Before they became the band with the underwear video, Jimmy Eat World was a pretty good indie rock band with a bright future, evident on Static Prevails, their major label debut and breakout album. Many saw this as a disappointing album, sales wise, since they were pegged to be the next big thing in music, but I enjoyed it quite a bit, even though many of the good tracks sounded like they were ripped off from a bunch of better bands. Still, it held promise. Unfortunately, they pussed out after this one.
One last good-bye may last the rest of your life – “Claire”
This posthumous release from Elliott Smith was left unfinished, obviously, and was mixed and produced by friends and family, and rates as the highest rated 2004/5 release on the list simply because of what it is – Elliott’s last album. He was hoping to write and create a White Album-esque type album, and many have said that this sounds unfinished and not up to what he could have created on his own, but I say who cares? We’ll never know what it could have been, and it’s very good anyway, so let’s not split hairs over what it’s supposed to sound like.
She’s a pretty thing and she knows everything/But I’m already somebody’s baby – “Twilight”
Only five songs long, this EP could be looked at as a Cursive sampler – it has a little of everything that is good about Cursive, including a self-deprecating opening song about promoting an EP. Burst and Bloom was the first post-Domestica selection by Cursive, and I lapped it up like there was no other band in the world for a few weeks, I like liked it so much.
They’ve got a good fan base/They’ve got integrity/They’ve got a DC sound/Shudder to Think, Fugazi/And Chapel Hill Around The Early 90’s/This is the latest from saddle creek – “Sink To The Beat”
Seven Storey Mountain was a band that I liked initially for no other reason than that they sounded very emo and had put out a cheap EP. Their first album, Leper Ethics, however, was pretty damn good, and it found a permanent place in my CD player for much of my first year of college. I attempted to play songs off of it when I would work Rock’n Bowl at Marshall Bowl, but was told by management that it was not “popular” enough, and that I should play more “Come on Ride It (The Train).” God I hated that job.
56. Tool – Ænima
Tool, the ultimate dark metal band, is a secret love of mine. I’ve got the CD’s, the DVD, everything, and I break it out every once in a while when I want to remember how good bands like that can be. Tool showed a bit of resurgence in my music collection when I started working at Software Etc. and I was able to discuss the finer points of Tool and Maynard with co-workers.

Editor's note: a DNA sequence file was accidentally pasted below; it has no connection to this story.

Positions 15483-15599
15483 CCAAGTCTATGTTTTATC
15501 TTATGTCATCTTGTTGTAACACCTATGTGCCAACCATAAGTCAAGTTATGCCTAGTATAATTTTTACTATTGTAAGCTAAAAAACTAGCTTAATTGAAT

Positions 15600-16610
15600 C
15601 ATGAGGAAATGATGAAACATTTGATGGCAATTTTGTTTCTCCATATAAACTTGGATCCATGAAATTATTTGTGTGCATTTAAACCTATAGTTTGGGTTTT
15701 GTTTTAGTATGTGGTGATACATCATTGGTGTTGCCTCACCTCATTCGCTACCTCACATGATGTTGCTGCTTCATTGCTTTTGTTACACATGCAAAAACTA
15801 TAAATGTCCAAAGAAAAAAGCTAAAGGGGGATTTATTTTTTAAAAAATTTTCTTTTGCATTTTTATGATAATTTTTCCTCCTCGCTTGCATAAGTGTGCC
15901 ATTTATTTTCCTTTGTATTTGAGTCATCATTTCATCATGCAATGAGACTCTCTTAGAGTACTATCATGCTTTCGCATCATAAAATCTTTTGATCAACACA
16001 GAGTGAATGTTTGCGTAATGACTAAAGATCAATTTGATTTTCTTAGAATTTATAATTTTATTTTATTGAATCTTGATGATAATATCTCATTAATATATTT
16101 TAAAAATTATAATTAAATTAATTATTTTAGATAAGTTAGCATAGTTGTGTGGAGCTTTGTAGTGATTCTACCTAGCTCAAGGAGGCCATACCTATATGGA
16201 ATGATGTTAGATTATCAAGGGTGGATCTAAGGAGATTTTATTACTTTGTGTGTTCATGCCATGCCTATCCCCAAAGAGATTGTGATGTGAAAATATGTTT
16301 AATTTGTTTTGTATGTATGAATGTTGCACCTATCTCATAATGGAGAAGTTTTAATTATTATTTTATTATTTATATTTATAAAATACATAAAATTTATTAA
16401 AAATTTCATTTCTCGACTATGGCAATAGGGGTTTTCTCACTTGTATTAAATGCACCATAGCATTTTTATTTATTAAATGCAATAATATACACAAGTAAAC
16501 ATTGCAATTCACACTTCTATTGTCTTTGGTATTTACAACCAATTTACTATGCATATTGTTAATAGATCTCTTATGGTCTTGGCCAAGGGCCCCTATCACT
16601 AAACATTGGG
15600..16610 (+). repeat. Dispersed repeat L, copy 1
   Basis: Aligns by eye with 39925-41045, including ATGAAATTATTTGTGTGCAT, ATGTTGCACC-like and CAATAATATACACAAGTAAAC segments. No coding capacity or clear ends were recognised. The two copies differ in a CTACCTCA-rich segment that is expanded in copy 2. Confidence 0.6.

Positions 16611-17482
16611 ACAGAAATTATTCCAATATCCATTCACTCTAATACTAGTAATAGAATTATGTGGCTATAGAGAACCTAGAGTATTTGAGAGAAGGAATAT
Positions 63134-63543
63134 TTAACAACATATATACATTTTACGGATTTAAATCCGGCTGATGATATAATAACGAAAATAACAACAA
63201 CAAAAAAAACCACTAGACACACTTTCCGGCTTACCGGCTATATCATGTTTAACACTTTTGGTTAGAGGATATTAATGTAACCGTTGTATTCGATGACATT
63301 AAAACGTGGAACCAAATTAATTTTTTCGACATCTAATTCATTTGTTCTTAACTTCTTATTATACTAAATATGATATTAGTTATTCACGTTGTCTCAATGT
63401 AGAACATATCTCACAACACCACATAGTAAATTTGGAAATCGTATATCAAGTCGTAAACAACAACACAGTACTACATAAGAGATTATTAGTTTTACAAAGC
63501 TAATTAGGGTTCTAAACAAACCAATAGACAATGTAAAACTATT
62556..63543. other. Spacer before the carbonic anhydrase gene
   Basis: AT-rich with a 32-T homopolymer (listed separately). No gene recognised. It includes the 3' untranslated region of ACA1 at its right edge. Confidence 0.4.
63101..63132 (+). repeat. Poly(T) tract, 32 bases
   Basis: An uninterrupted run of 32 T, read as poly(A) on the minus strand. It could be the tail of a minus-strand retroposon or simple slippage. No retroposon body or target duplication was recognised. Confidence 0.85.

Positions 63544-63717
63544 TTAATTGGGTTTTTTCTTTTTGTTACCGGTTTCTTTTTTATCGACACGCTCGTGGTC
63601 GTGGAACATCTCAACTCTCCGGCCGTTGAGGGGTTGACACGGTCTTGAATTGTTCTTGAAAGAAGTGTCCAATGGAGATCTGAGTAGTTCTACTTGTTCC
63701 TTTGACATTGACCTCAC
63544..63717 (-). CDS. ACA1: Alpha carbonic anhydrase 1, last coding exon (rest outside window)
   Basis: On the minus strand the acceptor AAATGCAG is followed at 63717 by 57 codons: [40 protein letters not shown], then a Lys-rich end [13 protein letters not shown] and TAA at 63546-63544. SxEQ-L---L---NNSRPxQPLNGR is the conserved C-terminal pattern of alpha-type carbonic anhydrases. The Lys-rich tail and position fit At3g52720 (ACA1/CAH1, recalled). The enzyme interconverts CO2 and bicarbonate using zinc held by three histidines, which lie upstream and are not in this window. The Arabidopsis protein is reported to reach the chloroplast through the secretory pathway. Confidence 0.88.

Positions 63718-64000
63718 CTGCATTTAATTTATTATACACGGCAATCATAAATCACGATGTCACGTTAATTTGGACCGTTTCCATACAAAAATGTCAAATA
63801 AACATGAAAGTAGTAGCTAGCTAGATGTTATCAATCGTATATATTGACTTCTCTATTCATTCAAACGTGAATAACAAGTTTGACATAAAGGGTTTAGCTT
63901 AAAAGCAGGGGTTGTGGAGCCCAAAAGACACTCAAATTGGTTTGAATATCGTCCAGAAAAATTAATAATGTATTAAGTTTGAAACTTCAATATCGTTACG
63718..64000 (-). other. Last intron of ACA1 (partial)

Learn to swim – “Ænima”
Always an indie rock classic, Teenager of the Year was a CD I had purchased three times and sold twice, but still always liked regardless of what my moods at the time were. This is the CD that had odes to spies and Pong, both of which were subjects close to Black’s heart, apparently. The first purchase of this CD was in high school, the last purchase was while I was working at the mall and in search of an old favorite to listen to at work.
My name is Chip/And I’m different/I don’t conform/I wear a different uniform – “Freedom Rock”
Along with 764 Hero and Abbey Road, Grandaddy is a band that I’ll always associate with Seattle, even though there is no connection at all aside from “I bought this CD in Seattle, and so there you go.” It’s indie-meets-electronics, and it’s what The Postal Service would sound like if they had more members and were bigger hippies.
Did you hear them yell/Land damn it land?/You say you can’t/Well I hope you can/I hope you can – “He’s Simple, He’s Dumb, He’s the Pilot”
Since Hot Water Music is an act better enjoyed live, obviously a live album would be an instant classic. Not surprisingly, this was. This was a live taping of what was supposed to be their last show at a local Gainsville bar, but, since they loved playing more than anything, they informed the crowd after their first song that, well, they’d rather just keep it going. No live CD has had more energy because of it.
I won’t lecture if you won’t pretend/If you’ll be the paper then I’ll be the pen – “Us & Chuck”
Chamberlain, who had been known formerly as Split Lip, began as a Springsteen tinged emo band that morphed into the sound on this album, dropping the emo and going for straight forward alt-country. The result was a surprising, and successful, change for the band, which entered a realm most emo bands didn’t – it grew up with its listeners instead of rehashing the previous record again and again.
Where I am is where you’ll find me at the edge of many things/Hands outstretched/Doing circles in the rain/Grinning like a thief – “Try for Thunder”
I had never seen the HBO show when I had downloaded clips of Tenacious D off of Napster, but from that day on, I was hooked. The self-proclaimed greatest band in the world stole my heart and shot their rocket-sauce all over it, returned it upside down, and laid a crispy deuce all over my face. Tenacious D, with Dave Grohl around to make the CD sound pretty, put this album out to a legion of new fans and cemented themselves as the greatest duo since Tasty Taint and Chubby Choad.
He asked us: “(snort) Be you angels?”/And we said, “Nay. We are but men.”/Rock! – “Tribute”